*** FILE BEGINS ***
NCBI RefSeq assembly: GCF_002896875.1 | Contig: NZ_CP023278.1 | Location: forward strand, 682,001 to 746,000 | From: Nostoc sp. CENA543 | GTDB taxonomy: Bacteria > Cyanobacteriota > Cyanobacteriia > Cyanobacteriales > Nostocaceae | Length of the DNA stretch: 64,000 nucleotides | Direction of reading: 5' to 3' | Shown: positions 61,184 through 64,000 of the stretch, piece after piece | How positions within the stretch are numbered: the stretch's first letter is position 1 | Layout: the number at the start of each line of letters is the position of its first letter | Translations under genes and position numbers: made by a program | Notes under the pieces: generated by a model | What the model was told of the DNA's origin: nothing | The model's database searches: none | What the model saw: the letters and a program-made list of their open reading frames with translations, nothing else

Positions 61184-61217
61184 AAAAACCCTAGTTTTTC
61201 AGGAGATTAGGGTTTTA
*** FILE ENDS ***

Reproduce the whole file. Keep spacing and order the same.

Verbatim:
NCBI RefSeq assembly: GCF_002896875.1 | Contig: NZ_CP023278.1 | Location: forward strand, 682,001 to 746,000 | From: Nostoc sp. CENA543 | GTDB taxonomy: Bacteria > Cyanobacteriota > Cyanobacteriia > Cyanobacteriales > Nostocaceae | Length of the DNA stretch: 64,000 nucleotides | Direction of reading: 5' to 3' | Shown: positions 61,184 through 64,000 of the stretch, piece after piece | How positions within the stretch are numbered: the stretch's first letter is position 1 | Layout: the number at the start of each line of letters is the position of its first letter | Translations under genes and position numbers: made by a program | Notes under the pieces: generated by a model | What the model was told of the DNA's origin: nothing | The model's database searches: none | What the model saw: the letters and a program-made list of their open reading frames with translations, nothing else

Positions 61184-61217
61184 AAAAACCCTAGTTTTTC
61201 AGGAGATTAGGGTTTTA